George Espie is the Macallan master of wood, which means (A) he is a Scotch fanatic and (B) he probably gets picked on a lot during recess on the corporate playground. What his title really means is he is responsible for managing the Macallan "Wood Policy" and delivering all cask requirements to the distillery in Scotland.
A major part of Espie's work involves negotiations that take place between the Macallan and Gonzalez Byass, one of the largest sherry producers in Jerez de la Frontera, Spain. He's also a "keeper of the quaich" (the man has some seriously awesome titles), which is not a designation of his position on Harry Potter's Quidditch team, but an exclusive society with membership by invitation only, for people with a positive record of association with Scotch whisky.
We asked him if he had always wanted to be a master of wood (mostly because we couldn't resist the double entendre), but the more interesting details of Scotch evolution are in here too. Keep reading for a tutorial on how good Scotch becomes great Scotch.
Did you want to be the master of wood when you were growing up?
No. What I did do at a young age was join the Scotch Whisky Industry in 1970 and have worked in all aspects of whisky production. I joined Edrington in 1977, and in 1990 an opportunity arose for me to take over my current role, and I jumped at the chance.
How does one become a master of wood?
Given to me by our marketing team mainly, I think, to emphasize the importance of wood to the Macallan and the lengths we go through to make sure that the Macallan remains the Rolls Royce of single-malts. My real business title is managing director, Clyde Cooperage, a division of the Edrington Group.
Our colleagues at Highland Park were jealous that the Macallan had monopolized the "master of wood," so they now refer to me jokingly as "the sultan of sherry."
What is the evolution of a sherry cask?
Oak is sourced from northern Spain from Galicia, Asturias, and Cantabria and from the U.S.A.
Logs are machined into stave and heading pieces and then air-dried.
The casks are built in Jerez de La Frontera in the province of Cadiz in southern Spain and then sent to Sherry Bodegas, with whom we have contracts, where the casks are seasoned with Dry Oloroso Sherry for a period of up to two years.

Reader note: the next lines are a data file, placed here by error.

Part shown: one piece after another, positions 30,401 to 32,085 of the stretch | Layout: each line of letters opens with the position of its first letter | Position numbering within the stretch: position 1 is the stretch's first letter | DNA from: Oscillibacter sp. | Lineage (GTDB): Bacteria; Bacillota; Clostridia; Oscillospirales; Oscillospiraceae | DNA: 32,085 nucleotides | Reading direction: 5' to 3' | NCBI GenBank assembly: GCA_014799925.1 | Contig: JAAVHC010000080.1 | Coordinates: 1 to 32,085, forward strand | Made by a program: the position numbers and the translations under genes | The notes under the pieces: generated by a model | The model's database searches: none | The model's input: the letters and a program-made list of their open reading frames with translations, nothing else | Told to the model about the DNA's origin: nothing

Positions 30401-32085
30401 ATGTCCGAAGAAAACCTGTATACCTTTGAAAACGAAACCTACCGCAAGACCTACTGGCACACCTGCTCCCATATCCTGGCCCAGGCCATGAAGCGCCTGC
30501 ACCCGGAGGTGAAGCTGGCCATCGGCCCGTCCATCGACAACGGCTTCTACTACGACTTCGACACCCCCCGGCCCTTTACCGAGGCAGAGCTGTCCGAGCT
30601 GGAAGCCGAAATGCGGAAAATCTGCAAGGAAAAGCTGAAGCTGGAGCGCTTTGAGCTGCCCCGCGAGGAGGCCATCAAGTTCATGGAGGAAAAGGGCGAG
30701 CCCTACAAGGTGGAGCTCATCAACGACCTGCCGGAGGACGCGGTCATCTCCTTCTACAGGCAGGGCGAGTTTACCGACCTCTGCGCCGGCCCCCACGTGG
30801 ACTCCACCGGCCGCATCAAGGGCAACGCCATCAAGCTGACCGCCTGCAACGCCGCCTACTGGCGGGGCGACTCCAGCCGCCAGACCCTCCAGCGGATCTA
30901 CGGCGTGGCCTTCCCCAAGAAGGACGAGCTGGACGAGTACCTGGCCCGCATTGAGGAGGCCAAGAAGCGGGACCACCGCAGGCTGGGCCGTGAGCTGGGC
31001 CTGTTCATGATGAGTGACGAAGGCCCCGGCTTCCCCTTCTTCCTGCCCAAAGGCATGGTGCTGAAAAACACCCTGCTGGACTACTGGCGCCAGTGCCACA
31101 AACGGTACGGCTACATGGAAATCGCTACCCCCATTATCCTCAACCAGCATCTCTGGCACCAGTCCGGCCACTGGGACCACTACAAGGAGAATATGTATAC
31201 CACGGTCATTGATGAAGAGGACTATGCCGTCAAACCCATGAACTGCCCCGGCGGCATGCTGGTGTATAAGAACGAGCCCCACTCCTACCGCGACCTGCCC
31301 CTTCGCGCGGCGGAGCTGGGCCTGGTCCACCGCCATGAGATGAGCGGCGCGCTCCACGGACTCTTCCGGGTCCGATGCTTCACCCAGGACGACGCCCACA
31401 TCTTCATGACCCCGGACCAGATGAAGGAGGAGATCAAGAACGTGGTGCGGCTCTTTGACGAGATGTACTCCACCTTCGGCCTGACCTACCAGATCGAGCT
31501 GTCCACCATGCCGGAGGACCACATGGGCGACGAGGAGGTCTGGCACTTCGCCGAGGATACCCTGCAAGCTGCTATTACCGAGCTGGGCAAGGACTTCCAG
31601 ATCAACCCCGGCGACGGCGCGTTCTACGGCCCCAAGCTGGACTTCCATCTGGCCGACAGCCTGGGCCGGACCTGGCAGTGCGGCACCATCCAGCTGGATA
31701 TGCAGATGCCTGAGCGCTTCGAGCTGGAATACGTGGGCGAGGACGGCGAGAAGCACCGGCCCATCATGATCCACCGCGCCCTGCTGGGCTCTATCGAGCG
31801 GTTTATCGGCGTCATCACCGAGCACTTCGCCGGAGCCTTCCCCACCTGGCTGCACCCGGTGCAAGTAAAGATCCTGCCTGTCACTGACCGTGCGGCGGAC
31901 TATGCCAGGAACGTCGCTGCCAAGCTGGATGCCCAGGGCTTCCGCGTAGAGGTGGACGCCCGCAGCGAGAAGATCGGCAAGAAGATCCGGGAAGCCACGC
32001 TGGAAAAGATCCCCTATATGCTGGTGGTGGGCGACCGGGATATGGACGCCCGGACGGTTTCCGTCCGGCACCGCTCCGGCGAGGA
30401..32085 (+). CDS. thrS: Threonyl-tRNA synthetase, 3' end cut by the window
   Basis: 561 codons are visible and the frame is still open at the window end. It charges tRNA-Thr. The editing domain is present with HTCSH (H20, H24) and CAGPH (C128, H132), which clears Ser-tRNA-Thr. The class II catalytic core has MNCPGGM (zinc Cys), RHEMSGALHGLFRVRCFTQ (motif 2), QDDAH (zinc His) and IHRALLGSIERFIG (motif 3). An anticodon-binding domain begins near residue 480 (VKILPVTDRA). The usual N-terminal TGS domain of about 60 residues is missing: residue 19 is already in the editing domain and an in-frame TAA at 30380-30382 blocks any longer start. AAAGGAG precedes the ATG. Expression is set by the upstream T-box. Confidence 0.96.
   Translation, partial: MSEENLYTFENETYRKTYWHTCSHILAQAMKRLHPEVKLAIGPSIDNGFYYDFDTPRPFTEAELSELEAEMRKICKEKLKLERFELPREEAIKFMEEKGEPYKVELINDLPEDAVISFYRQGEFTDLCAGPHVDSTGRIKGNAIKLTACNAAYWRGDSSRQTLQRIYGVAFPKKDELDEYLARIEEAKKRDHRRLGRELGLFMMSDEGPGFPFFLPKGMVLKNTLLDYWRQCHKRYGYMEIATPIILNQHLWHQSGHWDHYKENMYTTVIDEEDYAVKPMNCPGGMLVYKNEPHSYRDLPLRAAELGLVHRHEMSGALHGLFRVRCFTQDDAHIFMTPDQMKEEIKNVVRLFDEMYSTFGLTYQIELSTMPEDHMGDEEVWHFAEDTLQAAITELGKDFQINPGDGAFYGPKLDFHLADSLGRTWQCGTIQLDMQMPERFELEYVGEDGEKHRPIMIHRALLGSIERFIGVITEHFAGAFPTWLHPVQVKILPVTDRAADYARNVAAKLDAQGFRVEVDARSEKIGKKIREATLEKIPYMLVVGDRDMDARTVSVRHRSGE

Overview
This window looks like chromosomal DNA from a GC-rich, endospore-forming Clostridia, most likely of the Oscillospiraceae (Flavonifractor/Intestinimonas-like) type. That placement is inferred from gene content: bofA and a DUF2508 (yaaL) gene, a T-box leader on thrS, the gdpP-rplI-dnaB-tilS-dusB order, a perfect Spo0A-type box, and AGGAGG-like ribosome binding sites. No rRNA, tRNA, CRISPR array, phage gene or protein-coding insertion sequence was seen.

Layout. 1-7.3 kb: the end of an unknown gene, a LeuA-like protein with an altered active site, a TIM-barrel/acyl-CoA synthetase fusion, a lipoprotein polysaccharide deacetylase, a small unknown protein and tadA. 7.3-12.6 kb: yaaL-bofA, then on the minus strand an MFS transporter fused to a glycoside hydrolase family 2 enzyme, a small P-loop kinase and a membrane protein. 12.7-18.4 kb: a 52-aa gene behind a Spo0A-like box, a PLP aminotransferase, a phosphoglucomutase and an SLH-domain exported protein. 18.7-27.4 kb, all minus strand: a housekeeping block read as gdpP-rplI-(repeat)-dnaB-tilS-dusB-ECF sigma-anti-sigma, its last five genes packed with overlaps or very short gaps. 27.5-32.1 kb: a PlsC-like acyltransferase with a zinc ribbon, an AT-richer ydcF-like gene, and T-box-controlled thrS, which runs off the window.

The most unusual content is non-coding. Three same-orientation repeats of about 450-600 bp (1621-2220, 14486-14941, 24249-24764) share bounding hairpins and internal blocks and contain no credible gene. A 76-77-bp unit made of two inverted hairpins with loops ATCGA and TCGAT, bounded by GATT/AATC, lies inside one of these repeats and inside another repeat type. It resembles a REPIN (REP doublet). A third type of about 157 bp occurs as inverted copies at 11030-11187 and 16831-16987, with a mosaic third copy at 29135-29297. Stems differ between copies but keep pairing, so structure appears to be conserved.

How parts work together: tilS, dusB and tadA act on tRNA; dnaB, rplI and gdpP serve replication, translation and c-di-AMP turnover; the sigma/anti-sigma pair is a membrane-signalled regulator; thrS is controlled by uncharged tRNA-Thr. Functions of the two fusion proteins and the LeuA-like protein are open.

What type of wood is used?
The wood is oak. From northern Spain it is Quercus robur, and from the U.S.A. it is Quercus alba.
Are the staves uniform?
All the staves for each cask's size will be of the same appropriate length and thickness. The widths will vary to allow us to maximize the yield from the logs.
How long does it take?
A tree being cut today in northern Spain will arrive at the Macallan in the form of casks in 74 months. Yes, I did say 74!
Are practices sustainable?
Yes. We are working closely with our suppliers to ensure that our trees come from sustainable forests and they are accredited under a worldwide scheme called PEFC (the world's largest forest certification organization). We have also done considerable research with the University of Vigo in northern Spain to satisfy ourselves that we are no threat to the environment.
Why do casks matter, and what effects do they have?
There is an Act of Parliament, "The Scotch Whisky Act," which states that Scotch whisky must be distilled and stored in Scotland in oak casks for a minimum period of three years.
The effect of the casks is very significant. Sixty percent of the final color and flavor of the whisky is the result of the cask.
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What do casks cost, and how many are used each year?
A butt (500 liters) purchased for the Macallan in 2011 will have a final cost of approximately $930. For the Macallan alone, 17,000 butts of 500 liters each year. At any one time, they have about 40,000 being sherry-seasoned in Spain.